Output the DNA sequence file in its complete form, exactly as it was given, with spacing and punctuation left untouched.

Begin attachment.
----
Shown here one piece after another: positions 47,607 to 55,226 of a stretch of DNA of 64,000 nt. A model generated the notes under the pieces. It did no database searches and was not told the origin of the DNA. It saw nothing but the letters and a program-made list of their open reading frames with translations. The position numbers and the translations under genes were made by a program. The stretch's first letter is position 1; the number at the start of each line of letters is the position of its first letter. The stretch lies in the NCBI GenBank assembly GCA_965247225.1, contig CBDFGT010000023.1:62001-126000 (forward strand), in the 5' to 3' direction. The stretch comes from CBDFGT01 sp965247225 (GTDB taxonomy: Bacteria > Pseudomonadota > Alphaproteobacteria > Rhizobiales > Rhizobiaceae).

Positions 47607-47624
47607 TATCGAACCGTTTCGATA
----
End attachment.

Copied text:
Shown here one piece after another: positions 47,607 to 55,226 of a stretch of DNA of 64,000 nt. A model generated the notes under the pieces. It did no database searches and was not told the origin of the DNA. It saw nothing but the letters and a program-made list of their open reading frames with translations. The position numbers and the translations under genes were made by a program. The stretch's first letter is position 1; the number at the start of each line of letters is the position of its first letter. The stretch lies in the NCBI GenBank assembly GCA_965247225.1, contig CBDFGT010000023.1:62001-126000 (forward strand), in the 5' to 3' direction. The stretch comes from CBDFGT01 sp965247225 (GTDB taxonomy: Bacteria > Pseudomonadota > Alphaproteobacteria > Rhizobiales > Rhizobiaceae).

Positions 47607-47624
47607 TATCGAACCGTTTCGATA